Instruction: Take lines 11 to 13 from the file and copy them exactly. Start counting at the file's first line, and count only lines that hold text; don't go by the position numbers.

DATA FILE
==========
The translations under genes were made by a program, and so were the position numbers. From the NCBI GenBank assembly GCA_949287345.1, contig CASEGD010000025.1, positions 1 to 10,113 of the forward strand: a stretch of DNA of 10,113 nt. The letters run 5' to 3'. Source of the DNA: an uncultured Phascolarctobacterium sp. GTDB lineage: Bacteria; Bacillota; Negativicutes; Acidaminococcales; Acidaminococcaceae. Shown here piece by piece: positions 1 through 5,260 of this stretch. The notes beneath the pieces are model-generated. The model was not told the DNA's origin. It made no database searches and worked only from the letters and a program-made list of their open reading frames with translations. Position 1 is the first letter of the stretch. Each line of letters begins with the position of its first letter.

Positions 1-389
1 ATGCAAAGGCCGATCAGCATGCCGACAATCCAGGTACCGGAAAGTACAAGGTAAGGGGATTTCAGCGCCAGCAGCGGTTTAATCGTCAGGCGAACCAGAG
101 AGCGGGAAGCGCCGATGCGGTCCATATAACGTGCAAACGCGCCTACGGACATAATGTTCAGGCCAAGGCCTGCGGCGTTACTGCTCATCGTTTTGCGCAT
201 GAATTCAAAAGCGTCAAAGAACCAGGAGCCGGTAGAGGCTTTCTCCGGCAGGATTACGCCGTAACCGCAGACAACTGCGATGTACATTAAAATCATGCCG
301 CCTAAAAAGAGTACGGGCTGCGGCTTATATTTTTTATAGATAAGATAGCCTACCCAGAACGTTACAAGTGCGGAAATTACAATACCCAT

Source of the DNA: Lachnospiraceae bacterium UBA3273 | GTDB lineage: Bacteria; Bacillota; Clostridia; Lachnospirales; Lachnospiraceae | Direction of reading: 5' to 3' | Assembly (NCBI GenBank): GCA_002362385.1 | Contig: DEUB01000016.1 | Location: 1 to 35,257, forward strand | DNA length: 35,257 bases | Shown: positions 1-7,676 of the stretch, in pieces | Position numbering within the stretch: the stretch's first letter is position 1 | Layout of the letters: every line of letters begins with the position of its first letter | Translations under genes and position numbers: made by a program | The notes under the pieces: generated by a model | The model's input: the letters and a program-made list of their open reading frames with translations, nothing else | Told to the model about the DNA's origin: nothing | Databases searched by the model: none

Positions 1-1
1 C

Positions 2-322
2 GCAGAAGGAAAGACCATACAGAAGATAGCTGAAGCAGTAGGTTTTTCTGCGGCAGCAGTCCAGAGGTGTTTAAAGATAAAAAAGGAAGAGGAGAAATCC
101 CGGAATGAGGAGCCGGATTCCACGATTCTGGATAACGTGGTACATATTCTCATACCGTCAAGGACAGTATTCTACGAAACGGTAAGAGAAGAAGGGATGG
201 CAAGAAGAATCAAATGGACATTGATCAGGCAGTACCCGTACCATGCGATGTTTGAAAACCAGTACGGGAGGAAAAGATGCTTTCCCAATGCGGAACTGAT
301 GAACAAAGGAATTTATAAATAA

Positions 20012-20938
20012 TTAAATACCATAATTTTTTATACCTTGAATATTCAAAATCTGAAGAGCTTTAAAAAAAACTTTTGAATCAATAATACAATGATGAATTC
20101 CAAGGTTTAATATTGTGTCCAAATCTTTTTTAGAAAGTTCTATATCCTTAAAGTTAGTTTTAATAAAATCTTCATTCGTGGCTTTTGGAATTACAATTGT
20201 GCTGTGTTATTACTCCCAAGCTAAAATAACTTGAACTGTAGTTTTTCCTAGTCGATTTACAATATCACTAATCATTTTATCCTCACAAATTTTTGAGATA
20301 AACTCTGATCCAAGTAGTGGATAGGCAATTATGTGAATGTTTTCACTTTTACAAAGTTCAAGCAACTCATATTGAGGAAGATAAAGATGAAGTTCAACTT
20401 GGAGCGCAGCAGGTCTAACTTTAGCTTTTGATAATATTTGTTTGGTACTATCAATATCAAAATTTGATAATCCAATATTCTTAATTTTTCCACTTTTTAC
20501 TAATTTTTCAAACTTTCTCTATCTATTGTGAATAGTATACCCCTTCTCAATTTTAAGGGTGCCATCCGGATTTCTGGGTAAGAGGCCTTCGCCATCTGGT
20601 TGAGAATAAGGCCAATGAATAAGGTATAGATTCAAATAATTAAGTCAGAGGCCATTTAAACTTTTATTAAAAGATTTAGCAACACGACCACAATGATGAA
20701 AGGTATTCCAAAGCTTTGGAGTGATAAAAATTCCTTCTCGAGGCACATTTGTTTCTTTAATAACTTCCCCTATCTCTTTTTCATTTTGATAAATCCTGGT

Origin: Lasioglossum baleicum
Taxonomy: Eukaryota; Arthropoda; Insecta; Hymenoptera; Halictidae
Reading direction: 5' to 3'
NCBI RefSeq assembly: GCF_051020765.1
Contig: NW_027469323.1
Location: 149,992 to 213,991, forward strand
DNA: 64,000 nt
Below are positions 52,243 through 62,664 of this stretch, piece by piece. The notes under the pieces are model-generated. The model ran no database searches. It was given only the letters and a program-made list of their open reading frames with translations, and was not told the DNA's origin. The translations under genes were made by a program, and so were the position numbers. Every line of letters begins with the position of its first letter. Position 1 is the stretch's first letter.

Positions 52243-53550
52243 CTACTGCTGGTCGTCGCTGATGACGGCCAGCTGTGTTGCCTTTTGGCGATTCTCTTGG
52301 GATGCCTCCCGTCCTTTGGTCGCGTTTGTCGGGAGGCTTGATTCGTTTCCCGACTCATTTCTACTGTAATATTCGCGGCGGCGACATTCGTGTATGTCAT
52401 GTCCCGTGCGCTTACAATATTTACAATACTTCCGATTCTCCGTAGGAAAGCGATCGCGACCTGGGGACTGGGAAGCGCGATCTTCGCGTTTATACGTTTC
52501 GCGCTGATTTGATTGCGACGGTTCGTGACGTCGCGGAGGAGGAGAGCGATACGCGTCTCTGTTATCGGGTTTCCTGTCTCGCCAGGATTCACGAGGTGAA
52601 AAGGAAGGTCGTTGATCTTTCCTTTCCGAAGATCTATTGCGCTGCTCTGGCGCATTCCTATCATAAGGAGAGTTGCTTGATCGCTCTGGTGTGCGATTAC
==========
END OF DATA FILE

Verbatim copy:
2 GCAGAAGGAAAGACCATACAGAAGATAGCTGAAGCAGTAGGTTTTTCTGCGGCAGCAGTCCAGAGGTGTTTAAAGATAAAAAAGGAAGAGGAGAAATCC
101 CGGAATGAGGAGCCGGATTCCACGATTCTGGATAACGTGGTACATATTCTCATACCGTCAAGGACAGTATTCTACGAAACGGTAAGAGAAGAAGGGATGG
201 CAAGAAGAATCAAATGGACATTGATCAGGCAGTACCCGTACCATGCGATGTTTGAAAACCAGTACGGGAGGAAAAGATGCTTTCCCAATGCGGAACTGAT